While many of these homes may have a smart phone to go online, the report explains the inferiority of such connections.
For example, when the pandemic left hundreds of thousands of people unemployed, Connecticut’s system to file unemployment claims performed poorly on mobile devices, according to a report from the Information Technology & Innovation Foundation. Students with high-speed internet also outperform those using a smartphone, according to a report from Michigan State University’s Quello Center for Media and Information Policy.
How we compare
Despite hundreds of thousands of people in Connecticut not having access to high-speed internet, the problem seems to be worse elsewhere.
Connecticut ranked 10th in 2016 for the share of households with broadband.
What remains unclear is how state actions have narrowed the divide since the pandemic began – and whether governors used federal CARES Act money to get more devices and internet to families.
A rundown of actions taken to address the digital divide in schools released by the Center for Reinventing Public Education in late September shows that Connecticut stands out.
Since the pandemic closed schools, Gov. Ned Lamont has routed $44 million in federal funding to purchase 81,000 laptops and connect 60,000 homes to the internet. Those tallies came from the state asking every district how many laptops and internet connections would it take to reach universal access and after Dalio spent $20 million purchasing 60,000 laptops for high school students in the spring.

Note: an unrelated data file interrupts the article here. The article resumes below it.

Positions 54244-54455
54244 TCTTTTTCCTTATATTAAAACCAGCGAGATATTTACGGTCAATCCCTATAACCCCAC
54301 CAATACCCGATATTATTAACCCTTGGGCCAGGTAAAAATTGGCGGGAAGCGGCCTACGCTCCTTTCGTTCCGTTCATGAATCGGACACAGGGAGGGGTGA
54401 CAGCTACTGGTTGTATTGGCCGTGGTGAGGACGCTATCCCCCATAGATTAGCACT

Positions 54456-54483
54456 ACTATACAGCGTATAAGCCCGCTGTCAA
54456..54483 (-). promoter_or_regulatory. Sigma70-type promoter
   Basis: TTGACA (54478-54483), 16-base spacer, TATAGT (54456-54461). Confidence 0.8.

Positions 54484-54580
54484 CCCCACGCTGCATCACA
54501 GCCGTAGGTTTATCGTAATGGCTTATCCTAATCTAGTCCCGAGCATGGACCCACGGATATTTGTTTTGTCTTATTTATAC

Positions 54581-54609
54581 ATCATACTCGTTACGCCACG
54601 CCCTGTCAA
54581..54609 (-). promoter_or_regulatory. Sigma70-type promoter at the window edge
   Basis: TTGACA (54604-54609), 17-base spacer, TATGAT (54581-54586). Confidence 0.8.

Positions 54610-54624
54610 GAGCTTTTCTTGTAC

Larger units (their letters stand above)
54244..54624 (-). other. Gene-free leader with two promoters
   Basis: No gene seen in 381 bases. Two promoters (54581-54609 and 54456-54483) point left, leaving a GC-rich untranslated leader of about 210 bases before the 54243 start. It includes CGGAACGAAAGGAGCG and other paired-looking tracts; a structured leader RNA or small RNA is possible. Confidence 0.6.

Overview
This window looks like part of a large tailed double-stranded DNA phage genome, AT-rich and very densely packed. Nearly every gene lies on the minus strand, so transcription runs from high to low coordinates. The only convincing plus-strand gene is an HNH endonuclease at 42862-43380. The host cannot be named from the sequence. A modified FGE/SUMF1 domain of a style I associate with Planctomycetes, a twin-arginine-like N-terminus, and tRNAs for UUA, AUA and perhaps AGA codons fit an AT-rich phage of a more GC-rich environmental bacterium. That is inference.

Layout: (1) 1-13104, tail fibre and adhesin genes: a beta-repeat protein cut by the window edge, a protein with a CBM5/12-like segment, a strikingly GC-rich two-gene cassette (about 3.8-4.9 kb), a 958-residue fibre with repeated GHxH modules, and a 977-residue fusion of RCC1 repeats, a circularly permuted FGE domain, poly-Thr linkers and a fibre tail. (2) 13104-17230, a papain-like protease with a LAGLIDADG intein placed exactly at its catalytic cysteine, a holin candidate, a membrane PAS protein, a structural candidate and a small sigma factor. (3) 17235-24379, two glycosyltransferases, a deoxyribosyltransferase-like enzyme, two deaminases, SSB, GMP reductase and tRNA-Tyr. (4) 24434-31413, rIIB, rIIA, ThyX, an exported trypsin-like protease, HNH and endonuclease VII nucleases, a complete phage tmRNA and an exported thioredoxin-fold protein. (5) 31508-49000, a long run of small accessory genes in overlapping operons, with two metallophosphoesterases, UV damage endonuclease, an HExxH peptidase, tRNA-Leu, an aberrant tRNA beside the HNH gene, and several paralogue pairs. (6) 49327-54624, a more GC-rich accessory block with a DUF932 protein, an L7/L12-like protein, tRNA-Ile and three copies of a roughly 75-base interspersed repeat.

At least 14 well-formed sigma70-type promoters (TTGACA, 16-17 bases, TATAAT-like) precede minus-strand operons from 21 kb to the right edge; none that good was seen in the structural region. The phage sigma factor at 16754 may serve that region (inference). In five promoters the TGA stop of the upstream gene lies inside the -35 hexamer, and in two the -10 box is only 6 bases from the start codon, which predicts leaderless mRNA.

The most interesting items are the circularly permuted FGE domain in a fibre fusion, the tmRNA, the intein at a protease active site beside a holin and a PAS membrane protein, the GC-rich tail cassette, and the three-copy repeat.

In two weeks, when the last of the laptops are expected to be delivered and the remaining internet connections are complete, every student who previously could not log on to school will have free access.
It’s unclear how that will impact student attendance and participation. During the second week of October, one in 34 students who signed up to learn entirely online didn’t log on even once during the week. The state doesn’t know how many remote students are missing multiple days or weeks and are chronically absent, though the state Department of Education is working to launch a better attendance tracking system that could go live as early as this week.
Nick Simmons, manager of the strategic initiatives in Lamont’s office, said that getting students connected was a priority and that widening that reach is on the administration’s radar. He pointed to the workgroup Lamont set up amid the pandemic with various state agencies to address internet access. That work started with students because schools closed, throwing the delivery of education into an immediate crisis.
“The goal is to make universal and high-speed internet accessible for all,” Simmons said. “This is absolutely one of the top priorities for Gov. Lamont. He sees universal access to broadband as just a human right in the 21st century … We want to look at all options and put forth a comprehensive plan.”
Now that the state has worked to address the digital divide in education, the focus needs to shift to everyone else, the author of the report said.
“I will say that a lot of the focus, appropriately, has been on households with students. At the same time, as the data suggests, from my report, there are older adults, there are other low-income households who need access, who have gotten somewhat less attention during the pandemic, in terms of addressing gaps,” said John Horrigan, author of the report and a senior fellow at the Technology Policy Institute.
The governor’s office is working to address this, said Simmons. He points out that the administration in the coming weeks plans to roll out a public information campaign – complete with TV and radio advertisements – to help people find one of the 200 public internet hotspots the administration has paid to set up, along with a rundown of where to get discounted internet from phone and cable providers.